Tom Friedman’s Jobs World is Interesting But a Bit Flat


In today’s hyperconnected world without walls — when more Indians, Chinese, computers, robots and software can perform more average blue-collar and white-collar jobs — the only high-wage jobs are increasingly high-skill jobs

Our kids face three big adjustments. First, to be in the middle class, they will need to be constantly improving their skills over their lifetime. Second, to do that, they will need a lot more self-motivation. … And third, countries that thrive the most will be the H.I.E.’s — the high imagination-enabling countries — that attract and enable talent to be constantly spinning off new ideas and start-ups, the source of most new good jobs.

Thomas Friedman, Can’t We Do Better?, New York Times, December 7, 2013.


Tom Friedman is almost always worth reading, but he has yet to acknowledge a societal development that is one of the most consequential for the world’s working families – the transformation of the role that work plays day in and day out in distributing the world economy’s newly created wealth.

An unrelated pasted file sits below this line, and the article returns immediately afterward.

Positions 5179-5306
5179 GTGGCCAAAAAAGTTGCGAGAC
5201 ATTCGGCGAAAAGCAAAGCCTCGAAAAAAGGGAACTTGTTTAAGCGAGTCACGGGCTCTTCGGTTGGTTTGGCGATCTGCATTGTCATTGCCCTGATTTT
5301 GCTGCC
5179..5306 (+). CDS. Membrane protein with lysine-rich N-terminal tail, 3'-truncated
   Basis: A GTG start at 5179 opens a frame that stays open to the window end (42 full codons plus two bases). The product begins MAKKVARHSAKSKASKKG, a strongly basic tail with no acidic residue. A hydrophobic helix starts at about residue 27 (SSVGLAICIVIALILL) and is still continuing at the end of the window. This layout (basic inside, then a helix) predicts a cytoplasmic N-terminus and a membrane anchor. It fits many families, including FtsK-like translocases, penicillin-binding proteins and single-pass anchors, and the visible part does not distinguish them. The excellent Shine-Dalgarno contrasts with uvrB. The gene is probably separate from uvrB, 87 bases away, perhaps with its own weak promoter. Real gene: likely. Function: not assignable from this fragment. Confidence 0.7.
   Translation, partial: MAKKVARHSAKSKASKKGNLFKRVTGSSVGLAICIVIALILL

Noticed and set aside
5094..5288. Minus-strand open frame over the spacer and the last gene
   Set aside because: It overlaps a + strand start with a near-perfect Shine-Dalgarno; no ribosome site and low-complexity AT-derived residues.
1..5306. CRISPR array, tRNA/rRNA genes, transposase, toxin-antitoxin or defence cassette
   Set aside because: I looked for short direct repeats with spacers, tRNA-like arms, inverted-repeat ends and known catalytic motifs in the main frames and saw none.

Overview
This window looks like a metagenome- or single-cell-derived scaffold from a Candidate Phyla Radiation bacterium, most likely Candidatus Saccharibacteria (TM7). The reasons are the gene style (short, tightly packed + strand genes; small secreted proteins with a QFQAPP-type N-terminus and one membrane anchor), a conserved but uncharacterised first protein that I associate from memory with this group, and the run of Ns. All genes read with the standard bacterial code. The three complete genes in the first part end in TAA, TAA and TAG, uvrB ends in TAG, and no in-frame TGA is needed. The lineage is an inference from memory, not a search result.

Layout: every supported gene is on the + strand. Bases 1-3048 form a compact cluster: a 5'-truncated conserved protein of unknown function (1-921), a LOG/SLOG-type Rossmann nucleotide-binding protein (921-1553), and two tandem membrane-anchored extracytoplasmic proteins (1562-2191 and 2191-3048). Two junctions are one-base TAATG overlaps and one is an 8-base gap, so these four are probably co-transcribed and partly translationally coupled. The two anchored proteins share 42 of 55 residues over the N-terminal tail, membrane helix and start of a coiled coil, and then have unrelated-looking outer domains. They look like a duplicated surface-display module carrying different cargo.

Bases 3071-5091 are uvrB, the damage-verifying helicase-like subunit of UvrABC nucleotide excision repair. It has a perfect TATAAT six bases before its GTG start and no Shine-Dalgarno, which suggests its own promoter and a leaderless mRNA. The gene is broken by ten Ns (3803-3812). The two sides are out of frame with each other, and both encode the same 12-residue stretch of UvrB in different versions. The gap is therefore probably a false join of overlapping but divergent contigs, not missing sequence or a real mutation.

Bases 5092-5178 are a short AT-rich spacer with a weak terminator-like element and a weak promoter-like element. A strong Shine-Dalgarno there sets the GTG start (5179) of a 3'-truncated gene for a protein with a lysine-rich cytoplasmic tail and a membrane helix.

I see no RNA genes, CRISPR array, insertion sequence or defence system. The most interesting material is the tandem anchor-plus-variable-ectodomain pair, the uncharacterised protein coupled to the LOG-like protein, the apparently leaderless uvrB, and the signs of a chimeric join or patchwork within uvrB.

Ironically, Friedman identifies the very forces that are undoing the role of work in distributing newly produced wealth, but fails to follow through. He takes us right to the door through which he could walk us to the real solutions to growing poverty and inequality.  He then turns away and offers up the same old failed conventional wisdom.

Friedman and so many others define the problem of low wage jobs and growing inequality as due to the inadequacies of workers (low skills, outdated skills, lack of drive).  They fail to seriously consider the possibility that the world of work is changing in such fundamental ways that no feasible amount of improvement in the skill levels of working people or change in their approaches to getting and keeping jobs can reverse the trend toward lower wages and greater poverty and  inequality.